Residents of Valletta today woke up to a series of colourful pieces of street art by celebrated artist C215, touted as France’s response to Banksy.

The pieces, which the artist says were inspired by “the ghost of Caravaggio”, can be admired on several post-office boxes and other street furniture strewn across the capital.

C215 – born Christian Guémy – is currently in Malta holidaying with his daughter.

Malta, he says, had been on his to-do list for years, even though he has no connection with the island.

“I am reading for a Masters in historical architecture and I’m very interested in the topic, particularly anything related to 17th-century religious architecture. And, of course, Valletta is a phenomenal example of this sort of architecture. My daughter and I love discovering new places together and while in Malta we are basically spending our time visiting the stunning churches in your capital,” he said.

The artist, who originally hails from Paris, has a particularly soft spot for Caravaggio and has followed his trail across Milan, Naples, Palermo and now Malta.

Having started executing street art at 15 years of age, his pieces can now be seen across Europe, including Barcelona, Amsterdam, London and Rome. One of his pieces is part of the permanent public collection at the Paris Postal Museum and the French post-office have also released a stamp depicting one of his artworks and featuring the face of his daughter.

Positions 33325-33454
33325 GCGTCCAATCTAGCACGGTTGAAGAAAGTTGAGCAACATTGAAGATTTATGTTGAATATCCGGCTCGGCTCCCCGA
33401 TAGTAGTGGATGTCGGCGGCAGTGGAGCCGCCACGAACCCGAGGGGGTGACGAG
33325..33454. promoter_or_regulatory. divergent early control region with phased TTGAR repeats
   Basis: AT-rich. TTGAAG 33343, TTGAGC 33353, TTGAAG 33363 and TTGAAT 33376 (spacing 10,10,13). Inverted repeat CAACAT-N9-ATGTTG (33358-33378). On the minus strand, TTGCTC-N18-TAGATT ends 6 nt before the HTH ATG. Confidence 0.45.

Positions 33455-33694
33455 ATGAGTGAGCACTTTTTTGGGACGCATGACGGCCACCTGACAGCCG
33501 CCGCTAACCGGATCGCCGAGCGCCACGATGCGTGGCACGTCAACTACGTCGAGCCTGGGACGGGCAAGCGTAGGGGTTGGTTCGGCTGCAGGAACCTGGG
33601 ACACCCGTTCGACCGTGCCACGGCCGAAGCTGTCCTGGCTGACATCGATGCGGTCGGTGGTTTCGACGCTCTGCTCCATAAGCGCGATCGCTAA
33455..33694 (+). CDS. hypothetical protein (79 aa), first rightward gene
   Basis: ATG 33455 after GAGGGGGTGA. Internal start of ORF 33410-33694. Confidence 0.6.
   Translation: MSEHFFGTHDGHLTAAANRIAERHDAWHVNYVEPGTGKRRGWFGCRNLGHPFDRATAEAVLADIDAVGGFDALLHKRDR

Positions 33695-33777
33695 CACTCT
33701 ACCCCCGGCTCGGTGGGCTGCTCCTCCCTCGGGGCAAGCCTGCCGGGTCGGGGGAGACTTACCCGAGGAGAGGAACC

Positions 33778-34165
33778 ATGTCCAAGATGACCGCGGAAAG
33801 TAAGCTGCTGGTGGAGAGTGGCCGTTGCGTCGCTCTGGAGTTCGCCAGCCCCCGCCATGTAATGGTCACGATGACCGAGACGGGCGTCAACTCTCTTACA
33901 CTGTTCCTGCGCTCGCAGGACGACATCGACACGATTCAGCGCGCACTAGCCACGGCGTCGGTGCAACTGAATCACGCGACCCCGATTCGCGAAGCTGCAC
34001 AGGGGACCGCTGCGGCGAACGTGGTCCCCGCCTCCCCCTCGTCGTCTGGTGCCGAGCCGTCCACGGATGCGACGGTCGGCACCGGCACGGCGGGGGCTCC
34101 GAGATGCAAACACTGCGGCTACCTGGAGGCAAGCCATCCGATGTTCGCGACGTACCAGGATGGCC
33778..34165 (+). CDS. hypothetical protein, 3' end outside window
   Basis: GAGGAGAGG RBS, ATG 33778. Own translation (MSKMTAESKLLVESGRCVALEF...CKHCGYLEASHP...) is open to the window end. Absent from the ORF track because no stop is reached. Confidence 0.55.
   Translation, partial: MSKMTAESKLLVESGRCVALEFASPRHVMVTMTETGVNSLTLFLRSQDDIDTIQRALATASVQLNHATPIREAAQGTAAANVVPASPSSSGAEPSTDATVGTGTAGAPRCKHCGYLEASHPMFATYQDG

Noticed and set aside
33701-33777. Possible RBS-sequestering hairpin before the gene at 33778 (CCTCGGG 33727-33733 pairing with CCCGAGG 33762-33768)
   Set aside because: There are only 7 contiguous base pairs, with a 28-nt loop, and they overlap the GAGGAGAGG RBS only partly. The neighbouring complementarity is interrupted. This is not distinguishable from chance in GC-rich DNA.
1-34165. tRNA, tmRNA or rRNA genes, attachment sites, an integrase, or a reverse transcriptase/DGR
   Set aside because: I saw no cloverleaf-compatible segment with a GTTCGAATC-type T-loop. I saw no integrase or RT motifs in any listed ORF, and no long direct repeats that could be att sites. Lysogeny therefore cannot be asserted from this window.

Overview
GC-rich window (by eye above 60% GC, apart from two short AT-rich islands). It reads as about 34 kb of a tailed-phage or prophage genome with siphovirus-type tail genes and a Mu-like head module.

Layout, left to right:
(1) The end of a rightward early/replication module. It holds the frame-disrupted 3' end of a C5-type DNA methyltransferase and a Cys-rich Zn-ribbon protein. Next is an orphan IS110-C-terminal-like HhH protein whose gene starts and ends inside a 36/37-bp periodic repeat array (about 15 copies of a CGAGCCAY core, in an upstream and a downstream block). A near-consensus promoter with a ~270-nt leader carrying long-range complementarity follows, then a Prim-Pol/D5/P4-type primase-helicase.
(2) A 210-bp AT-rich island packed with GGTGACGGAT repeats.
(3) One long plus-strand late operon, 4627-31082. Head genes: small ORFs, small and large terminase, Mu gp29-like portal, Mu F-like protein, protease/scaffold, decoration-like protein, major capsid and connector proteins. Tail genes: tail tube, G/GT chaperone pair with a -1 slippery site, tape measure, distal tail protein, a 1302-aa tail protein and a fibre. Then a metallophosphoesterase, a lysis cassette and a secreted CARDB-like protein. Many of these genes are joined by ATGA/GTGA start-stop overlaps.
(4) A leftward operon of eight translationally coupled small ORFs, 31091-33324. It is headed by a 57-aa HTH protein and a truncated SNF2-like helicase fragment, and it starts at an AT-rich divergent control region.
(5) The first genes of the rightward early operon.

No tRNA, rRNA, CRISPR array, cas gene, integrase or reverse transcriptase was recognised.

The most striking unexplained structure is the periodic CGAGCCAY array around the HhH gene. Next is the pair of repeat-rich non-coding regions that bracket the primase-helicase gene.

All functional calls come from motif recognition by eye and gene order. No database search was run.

“I practice my art with the utmost respect to the city I’m in. I do not destroy anything and I do not paint on walls without permission. The stone in Malta; it’s beautiful and I love it. There is no way I would just paint on it,” he adds.
This is, of course, part of the reason why C215 chose the letterboxes as his medium in Malta.

“It is my way of appreciating the city, of giving something back to it, and I hope that the people will enjoy my work. Wherever I am, I try to use the colours of the place I am in. In Italy, it was the traditional red, green and white. In Malta, it’s red. I always knew that one day I would be doing this in Malta.”

Besides Caravaggio, C215 says that he is inspired by cats, which he intends to place in a couple more street pieces that he will be executing in Valletta.

He mentions the amount of cats that he has seen around the city, expressing admiration at the way that even stray ones appear well taken care of.

“I love cats, so I will be leaving you with cats and with Caravaggio. I try to capture the inspiration of a place. Malta has been very nice to me and, so far, my pieces have attracted a positive response. It’s true that I do not get prior authorisation – the process would be too complicated – but I can assure you that there never is any vandalism and that I do not do my art to provoke, but to leave something for the people there to enjoy.”

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